Gamasutra: Simon Carless’s Blog – Video Game Deep Cuts: Combo Breaking E3 With BitSummit Flair



The following blog post, unless otherwise noted, was written by a member of Gamasutra’s community.
The thoughts and opinions expressed are those of the writer and not Gamasutra or its parent company.


 

[Video Game Deep Cuts is a weekly newsletter from video game industry ‘watcher’ Simon Carless (GDC, Gamasutra co-runner), rounding up the best longread & standout articles & videos about games, every weekend.

This week’s roundup includes a look at some great community events – from the fighting game scene’s Combo Breaker to Japanese indie dev scene’s BitSummit, as well as a peek at the first ever E3 Expo, kids apps, D&D in 2019, Devolver, DOOM on the SNES, and much, much more.

Incidentally, this week the Game Developers Conference YouTube channel hit 250,000 subscribers (and over 27 million total views!) As one of the folks who helped to set it up, I’m proud that so much excellent insight and education from GDC speakers is beamed directly to a worldwide audience – many of whom might not be able to attend the physical GDC events. 

Until next time…

– Simon, curator.]

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Preservationists Are Racing to Save Ouya’s Games Before They Disappear (Nicole Carpenter / VICE – ARTICLE)

“Self-described amateur video game historian VojtÄ›ch Straka of the Czech Republic, who runs a preservation effort called Game History Association, is leading the efforts to preserve Ouya’s games before the system shuts off. “It’s a perfect example—a cautionary tale—about the modern gaming landscape and how ephemeral it is,” Straka said.”

Celeste’s Movement (Mix & Jam / YouTube – VIDEO)

“[SIMON’S NOTE: another one of the clever YouTube channel’s projects to replicate a certain gameplay mechanic from a notable game, from scratch, and document it in a video. This requires a lot of skill!]”

Q&A: Dissecting the development of Dwarf Fortress with creator Tarn Adams (John Harris / Gamasutra – ARTICLE)

“One of the best uses of a high-powered processor out there for entertainment purposes has long been Dwarf Fortress, the game that makes an entire world out of ASCII characters, and will happily consume a gigabyte of your RAM and a good chunk of your processor cycles to bring it to life.”

Anti-loot box bill poses a real threat to sports video games (Owen S. Good / Polygon – ARTICLE)

“If passed in anything close to its proposed form, Sen. Josh Hawley’s anti-microtransaction legislation will punish, if not obliterate, a staple genre of video gaming for offenses it never really committed. That may be fine with you. You may not like sports or their games, you may hate Electronic Arts because everyone else does.”

Clark Tank: Epic Store in China, Steam Top 50, & Islanders! (Brace Yourself Games / YouTube – VIDEO)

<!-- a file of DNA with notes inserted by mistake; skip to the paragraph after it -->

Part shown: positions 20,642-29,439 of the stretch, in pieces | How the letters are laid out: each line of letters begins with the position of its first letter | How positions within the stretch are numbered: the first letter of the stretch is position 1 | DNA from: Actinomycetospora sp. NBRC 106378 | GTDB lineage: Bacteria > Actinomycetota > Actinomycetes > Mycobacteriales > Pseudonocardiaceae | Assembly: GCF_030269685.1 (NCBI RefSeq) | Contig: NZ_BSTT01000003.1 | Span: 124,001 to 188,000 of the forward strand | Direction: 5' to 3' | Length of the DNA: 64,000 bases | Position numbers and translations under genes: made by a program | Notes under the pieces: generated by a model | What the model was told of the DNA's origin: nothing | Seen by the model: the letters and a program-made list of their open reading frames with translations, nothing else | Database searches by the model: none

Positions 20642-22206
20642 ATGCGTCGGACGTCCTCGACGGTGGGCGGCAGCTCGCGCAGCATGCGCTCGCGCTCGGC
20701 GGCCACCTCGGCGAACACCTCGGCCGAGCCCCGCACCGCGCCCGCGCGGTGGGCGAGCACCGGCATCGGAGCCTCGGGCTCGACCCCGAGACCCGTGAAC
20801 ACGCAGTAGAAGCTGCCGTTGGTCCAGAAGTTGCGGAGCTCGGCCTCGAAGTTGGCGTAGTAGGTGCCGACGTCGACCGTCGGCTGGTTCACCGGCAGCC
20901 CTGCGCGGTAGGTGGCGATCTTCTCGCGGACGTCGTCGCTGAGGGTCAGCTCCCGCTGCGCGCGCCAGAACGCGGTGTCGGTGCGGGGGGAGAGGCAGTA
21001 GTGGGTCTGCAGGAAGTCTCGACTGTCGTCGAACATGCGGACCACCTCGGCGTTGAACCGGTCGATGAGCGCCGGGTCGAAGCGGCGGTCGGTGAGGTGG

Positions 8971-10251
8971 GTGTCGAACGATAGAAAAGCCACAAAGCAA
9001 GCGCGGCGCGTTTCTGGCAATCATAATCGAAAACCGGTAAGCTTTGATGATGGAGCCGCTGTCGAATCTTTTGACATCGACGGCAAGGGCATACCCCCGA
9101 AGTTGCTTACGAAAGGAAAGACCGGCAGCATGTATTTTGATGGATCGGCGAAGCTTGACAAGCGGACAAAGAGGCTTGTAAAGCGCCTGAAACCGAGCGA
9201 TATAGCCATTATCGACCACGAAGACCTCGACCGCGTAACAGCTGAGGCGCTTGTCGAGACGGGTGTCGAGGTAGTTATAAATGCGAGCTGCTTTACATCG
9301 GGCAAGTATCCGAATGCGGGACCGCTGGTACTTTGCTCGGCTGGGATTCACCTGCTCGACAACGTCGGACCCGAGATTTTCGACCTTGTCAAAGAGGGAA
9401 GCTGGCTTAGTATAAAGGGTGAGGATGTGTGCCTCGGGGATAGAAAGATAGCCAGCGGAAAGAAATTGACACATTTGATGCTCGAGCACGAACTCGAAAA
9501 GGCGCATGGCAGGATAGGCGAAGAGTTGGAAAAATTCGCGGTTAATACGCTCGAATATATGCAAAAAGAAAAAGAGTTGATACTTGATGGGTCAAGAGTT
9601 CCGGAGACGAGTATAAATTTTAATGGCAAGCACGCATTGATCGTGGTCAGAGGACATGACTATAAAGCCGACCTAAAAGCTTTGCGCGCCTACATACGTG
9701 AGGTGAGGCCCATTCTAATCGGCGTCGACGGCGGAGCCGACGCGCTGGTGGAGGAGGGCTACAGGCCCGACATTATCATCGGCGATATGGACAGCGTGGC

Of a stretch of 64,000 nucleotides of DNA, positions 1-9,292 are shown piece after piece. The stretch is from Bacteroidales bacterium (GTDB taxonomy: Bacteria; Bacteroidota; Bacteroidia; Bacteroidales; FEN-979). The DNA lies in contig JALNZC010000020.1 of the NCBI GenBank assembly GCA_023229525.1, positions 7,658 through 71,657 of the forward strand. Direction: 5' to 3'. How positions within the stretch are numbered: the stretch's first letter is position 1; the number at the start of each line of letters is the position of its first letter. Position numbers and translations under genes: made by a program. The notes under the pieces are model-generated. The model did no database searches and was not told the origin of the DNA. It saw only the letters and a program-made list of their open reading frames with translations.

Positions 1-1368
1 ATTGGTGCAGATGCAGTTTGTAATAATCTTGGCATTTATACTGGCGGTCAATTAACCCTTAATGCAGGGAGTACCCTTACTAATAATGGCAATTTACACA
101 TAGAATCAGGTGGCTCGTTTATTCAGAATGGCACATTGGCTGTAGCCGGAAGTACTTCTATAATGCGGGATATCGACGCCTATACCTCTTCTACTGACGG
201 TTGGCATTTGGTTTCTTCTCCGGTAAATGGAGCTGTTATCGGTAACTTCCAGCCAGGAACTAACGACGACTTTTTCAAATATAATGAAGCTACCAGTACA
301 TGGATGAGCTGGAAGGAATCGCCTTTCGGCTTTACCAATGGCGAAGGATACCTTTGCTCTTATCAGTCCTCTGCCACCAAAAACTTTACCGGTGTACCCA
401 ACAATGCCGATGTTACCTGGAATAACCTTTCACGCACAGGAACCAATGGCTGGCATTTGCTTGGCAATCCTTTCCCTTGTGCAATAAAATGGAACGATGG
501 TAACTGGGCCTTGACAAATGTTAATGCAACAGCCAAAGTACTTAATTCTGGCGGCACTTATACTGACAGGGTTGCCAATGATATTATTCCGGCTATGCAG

“This week, we take a look at why Islanders is doing so well, take a look at why Epic is now open in China, how Valve deals with positive review bombing, the Steam Top 50, and we play and analyze Islanders!”

The Kids App Market – A Strategic Overview (Bjorn Jeffery / BjornJeffery.com – ARTICLE)

“How do you take on a market where the user isn’t your customer? A market that overlaps and competes with four major industries, but doesn’t belong to any of them? These are questions I have been working with for the past nine years. [SIMON’S NOTE: co-founder of Toca Boca – which my kid is a big fan of – on why the kids app game market just hasn’t really ever taken off properly, at least not revenue-wise compared to F2P.]”

Playing with Magic: Interactive Worlds and Walt Disney Imagineering (GDC / YouTube – VIDEO)

“In this 2019 GDC talk, Walt Disney Imagineering’s Brent D. Strong and Sara Thacher talk about the opportunities and challenges of building physical, interactive worlds and explore the overlap between designing theme parks and video games. [SIMON’S NOTE: also notable from GDC on YouTube this week – [Prey] Mooncrash: Resetting the Immersive Simulation’.]”

Learning The Shape Of Dungeons & Dragons in 2019 at A Livestream Event (Cameron Kunzelman / Paste – ARTICLE)

“There are two ways of playing Dungeons & Dragons. This is not something that I had really considered or thought through before my trip to the livestreamed announcement and fan gathering D&D Live 2019: The Descent that took place May 17 through 19, but it became clear as I sat and talked and interviewed and watched and listened and played in the full immersion of the Dungeons & Dragons community for a few days.”

Inside Combo Breaker – Games, Culture, and the Midwest (Hold Back To Block / YouTube – VIDEO)

“We speak to Rick Thiher, event director of Combo Breaker, to get a look inside of what it takes to put together one of the biggest fighting game events of the year.”

The magnificent reappearing act of Richard Hofmeier (Jessica Conditt / Engadget – ARTICLE)

“It’s been seven years since the release of Cart Life, and six years since Hofmeier became a household name among indie-game fans. In March, he published a game called Type Dreams on indie-distribution hub Itch, his first major release since Cart Life. It’s still in development, but the game is rich, witty and played entirely with the keyboard.”